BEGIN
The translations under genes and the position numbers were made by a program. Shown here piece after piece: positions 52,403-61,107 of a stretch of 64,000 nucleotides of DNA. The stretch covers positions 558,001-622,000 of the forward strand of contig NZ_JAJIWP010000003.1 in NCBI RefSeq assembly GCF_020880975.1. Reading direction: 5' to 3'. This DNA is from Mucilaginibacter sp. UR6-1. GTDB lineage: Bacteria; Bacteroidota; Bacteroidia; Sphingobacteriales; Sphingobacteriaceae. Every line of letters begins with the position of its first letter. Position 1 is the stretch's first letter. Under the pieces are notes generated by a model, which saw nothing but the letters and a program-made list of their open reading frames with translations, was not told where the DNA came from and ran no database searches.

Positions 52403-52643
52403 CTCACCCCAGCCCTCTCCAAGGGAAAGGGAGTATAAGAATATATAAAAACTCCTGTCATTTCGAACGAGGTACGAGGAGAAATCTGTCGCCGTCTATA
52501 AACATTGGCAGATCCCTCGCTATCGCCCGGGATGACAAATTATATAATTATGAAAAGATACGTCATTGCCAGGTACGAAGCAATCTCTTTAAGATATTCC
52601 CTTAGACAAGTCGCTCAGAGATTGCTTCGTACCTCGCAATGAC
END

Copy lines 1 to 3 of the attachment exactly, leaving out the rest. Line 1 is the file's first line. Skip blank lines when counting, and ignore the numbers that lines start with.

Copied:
The translations under genes and the position numbers were made by a program. Shown here piece after piece: positions 52,403-61,107 of a stretch of 64,000 nucleotides of DNA. The stretch covers positions 558,001-622,000 of the forward strand of contig NZ_JAJIWP010000003.1 in NCBI RefSeq assembly GCF_020880975.1. Reading direction: 5' to 3'. This DNA is from Mucilaginibacter sp. UR6-1. GTDB lineage: Bacteria; Bacteroidota; Bacteroidia; Sphingobacteriales; Sphingobacteriaceae. Every line of letters begins with the position of its first letter. Position 1 is the stretch's first letter. Under the pieces are notes generated by a model, which saw nothing but the letters and a program-made list of their open reading frames with translations, was not told where the DNA came from and ran no database searches.

Positions 52403-52643
52403 CTCACCCCAGCCCTCTCCAAGGGAAAGGGAGTATAAGAATATATAAAAACTCCTGTCATTTCGAACGAGGTACGAGGAGAAATCTGTCGCCGTCTATA